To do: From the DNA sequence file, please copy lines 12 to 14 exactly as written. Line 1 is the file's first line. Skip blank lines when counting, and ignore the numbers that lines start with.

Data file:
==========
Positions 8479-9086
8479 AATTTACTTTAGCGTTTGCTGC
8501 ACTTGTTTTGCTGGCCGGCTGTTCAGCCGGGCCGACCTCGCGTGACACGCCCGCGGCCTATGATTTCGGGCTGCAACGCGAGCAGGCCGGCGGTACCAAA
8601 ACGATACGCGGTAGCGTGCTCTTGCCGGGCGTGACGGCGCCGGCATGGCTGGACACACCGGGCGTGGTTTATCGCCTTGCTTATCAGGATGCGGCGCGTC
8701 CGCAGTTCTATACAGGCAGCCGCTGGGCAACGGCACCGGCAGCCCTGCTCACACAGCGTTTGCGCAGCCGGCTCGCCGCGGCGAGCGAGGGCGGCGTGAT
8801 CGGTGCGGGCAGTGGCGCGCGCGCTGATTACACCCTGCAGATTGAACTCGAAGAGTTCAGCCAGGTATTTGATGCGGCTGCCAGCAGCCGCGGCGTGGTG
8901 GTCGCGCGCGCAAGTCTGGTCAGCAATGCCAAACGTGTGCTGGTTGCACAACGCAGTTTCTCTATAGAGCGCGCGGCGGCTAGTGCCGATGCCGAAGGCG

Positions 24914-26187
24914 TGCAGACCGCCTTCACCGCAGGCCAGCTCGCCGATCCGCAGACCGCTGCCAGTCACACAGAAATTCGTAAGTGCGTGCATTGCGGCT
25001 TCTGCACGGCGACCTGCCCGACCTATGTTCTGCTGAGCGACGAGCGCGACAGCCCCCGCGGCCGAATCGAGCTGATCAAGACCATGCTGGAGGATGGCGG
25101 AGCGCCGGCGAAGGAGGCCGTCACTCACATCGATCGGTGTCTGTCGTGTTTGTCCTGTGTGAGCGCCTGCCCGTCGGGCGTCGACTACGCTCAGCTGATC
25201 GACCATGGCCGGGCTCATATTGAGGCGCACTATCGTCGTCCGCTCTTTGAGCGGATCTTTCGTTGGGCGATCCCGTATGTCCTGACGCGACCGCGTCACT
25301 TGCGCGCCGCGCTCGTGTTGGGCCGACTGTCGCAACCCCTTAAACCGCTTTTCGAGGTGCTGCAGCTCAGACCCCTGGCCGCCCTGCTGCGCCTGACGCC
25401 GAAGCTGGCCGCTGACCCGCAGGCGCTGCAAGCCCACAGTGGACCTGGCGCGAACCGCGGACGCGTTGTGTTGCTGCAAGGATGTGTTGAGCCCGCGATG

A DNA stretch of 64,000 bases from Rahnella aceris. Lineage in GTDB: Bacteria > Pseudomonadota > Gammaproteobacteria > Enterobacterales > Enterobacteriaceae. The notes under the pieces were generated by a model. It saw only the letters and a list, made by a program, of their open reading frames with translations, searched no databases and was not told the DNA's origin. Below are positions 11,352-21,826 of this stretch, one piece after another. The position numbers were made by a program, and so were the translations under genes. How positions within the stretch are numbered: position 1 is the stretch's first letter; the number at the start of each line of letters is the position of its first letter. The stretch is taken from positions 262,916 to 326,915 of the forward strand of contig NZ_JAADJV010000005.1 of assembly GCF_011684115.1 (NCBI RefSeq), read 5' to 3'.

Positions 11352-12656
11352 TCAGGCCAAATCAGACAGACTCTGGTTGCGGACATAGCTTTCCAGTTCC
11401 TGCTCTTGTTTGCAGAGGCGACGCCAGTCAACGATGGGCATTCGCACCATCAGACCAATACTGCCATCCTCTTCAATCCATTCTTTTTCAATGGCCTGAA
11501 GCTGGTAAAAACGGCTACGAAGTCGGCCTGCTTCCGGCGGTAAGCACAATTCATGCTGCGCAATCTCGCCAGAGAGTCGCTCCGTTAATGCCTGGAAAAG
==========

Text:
25201 GACCATGGCCGGGCTCATATTGAGGCGCACTATCGTCGTCCGCTCTTTGAGCGGATCTTTCGTTGGGCGATCCCGTATGTCCTGACGCGACCGCGTCACT
25301 TGCGCGCCGCGCTCGTGTTGGGCCGACTGTCGCAACCCCTTAAACCGCTTTTCGAGGTGCTGCAGCTCAGACCCCTGGCCGCCCTGCTGCGCCTGACGCC
25401 GAAGCTGGCCGCTGACCCGCAGGCGCTGCAAGCCCACAGTGGACCTGGCGCGAACCGCGGACGCGTTGTGTTGCTGCAAGGATGTGTTGAGCCCGCGATG